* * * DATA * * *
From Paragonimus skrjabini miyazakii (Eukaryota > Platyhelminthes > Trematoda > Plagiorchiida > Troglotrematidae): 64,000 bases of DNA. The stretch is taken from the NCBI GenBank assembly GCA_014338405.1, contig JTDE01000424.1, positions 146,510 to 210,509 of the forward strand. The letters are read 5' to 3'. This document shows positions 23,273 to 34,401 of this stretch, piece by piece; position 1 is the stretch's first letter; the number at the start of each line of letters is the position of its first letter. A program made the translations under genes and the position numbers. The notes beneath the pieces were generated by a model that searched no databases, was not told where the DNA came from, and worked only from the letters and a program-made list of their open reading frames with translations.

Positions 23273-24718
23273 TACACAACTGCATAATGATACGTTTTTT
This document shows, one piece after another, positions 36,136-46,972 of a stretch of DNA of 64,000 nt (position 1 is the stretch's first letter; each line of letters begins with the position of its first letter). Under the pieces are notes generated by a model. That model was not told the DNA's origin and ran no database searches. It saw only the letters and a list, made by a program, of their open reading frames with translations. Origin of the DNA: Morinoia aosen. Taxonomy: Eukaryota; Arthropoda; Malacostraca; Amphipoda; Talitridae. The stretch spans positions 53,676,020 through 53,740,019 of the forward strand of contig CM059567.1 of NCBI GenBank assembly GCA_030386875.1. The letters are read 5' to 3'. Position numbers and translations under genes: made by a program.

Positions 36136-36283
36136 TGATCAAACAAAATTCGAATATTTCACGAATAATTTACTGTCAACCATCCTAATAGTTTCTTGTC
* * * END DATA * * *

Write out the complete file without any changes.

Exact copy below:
From Paragonimus skrjabini miyazakii (Eukaryota > Platyhelminthes > Trematoda > Plagiorchiida > Troglotrematidae): 64,000 bases of DNA. The stretch is taken from the NCBI GenBank assembly GCA_014338405.1, contig JTDE01000424.1, positions 146,510 to 210,509 of the forward strand. The letters are read 5' to 3'. This document shows positions 23,273 to 34,401 of this stretch, piece by piece; position 1 is the stretch's first letter; the number at the start of each line of letters is the position of its first letter. A program made the translations under genes and the position numbers. The notes beneath the pieces were generated by a model that searched no databases, was not told where the DNA came from, and worked only from the letters and a program-made list of their open reading frames with translations.

Positions 23273-24718
23273 TACACAACTGCATAATGATACGTTTTTT
This document shows, one piece after another, positions 36,136-46,972 of a stretch of DNA of 64,000 nt (position 1 is the stretch's first letter; each line of letters begins with the position of its first letter). Under the pieces are notes generated by a model. That model was not told the DNA's origin and ran no database searches. It saw only the letters and a list, made by a program, of their open reading frames with translations. Origin of the DNA: Morinoia aosen. Taxonomy: Eukaryota; Arthropoda; Malacostraca; Amphipoda; Talitridae. The stretch spans positions 53,676,020 through 53,740,019 of the forward strand of contig CM059567.1 of NCBI GenBank assembly GCA_030386875.1. The letters are read 5' to 3'. Position numbers and translations under genes: made by a program.

Positions 36136-36283
36136 TGATCAAACAAAATTCGAATATTTCACGAATAATTTACTGTCAACCATCCTAATAGTTTCTTGTC